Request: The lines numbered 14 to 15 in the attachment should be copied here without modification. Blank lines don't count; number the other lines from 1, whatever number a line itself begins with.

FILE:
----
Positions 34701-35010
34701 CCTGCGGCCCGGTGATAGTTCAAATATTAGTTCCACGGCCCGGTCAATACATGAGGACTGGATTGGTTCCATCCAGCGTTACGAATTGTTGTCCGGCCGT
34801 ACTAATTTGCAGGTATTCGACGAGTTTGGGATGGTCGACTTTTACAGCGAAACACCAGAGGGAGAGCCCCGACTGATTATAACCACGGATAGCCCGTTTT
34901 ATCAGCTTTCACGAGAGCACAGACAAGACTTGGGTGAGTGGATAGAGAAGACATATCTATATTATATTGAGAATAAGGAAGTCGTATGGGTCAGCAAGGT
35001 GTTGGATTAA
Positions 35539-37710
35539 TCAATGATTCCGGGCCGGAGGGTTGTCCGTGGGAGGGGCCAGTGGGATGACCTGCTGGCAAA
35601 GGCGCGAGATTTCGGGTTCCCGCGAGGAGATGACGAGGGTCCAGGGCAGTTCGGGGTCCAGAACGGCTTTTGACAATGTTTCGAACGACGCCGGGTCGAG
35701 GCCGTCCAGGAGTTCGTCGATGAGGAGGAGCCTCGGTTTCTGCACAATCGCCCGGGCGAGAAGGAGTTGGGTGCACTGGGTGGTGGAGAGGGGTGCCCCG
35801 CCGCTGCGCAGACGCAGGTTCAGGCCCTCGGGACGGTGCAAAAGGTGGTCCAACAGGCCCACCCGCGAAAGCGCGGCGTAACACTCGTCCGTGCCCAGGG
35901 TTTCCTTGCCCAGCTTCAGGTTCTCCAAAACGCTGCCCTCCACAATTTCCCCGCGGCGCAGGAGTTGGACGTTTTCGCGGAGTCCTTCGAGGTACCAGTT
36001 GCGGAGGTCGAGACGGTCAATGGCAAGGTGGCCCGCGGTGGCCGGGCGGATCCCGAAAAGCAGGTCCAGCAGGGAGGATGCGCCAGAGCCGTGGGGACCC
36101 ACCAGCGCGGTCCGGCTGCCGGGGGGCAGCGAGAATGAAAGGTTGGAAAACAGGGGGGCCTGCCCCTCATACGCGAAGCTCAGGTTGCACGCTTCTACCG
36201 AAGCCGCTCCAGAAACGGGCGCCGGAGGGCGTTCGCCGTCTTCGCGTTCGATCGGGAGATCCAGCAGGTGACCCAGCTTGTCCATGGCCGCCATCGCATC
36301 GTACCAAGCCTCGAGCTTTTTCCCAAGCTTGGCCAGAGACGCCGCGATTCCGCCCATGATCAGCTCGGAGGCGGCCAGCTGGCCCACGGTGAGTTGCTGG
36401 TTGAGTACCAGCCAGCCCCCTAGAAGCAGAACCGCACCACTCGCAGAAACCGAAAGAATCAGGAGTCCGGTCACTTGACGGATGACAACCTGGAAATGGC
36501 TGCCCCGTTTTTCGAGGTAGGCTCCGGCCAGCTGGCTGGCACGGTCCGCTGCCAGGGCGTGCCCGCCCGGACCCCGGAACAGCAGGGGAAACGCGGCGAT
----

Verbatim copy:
36201 AAGCCGCTCCAGAAACGGGCGCCGGAGGGCGTTCGCCGTCTTCGCGTTCGATCGGGAGATCCAGCAGGTGACCCAGCTTGTCCATGGCCGCCATCGCATC
36301 GTACCAAGCCTCGAGCTTTTTCCCAAGCTTGGCCAGAGACGCCGCGATTCCGCCCATGATCAGCTCGGAGGCGGCCAGCTGGCCCACGGTGAGTTGCTGG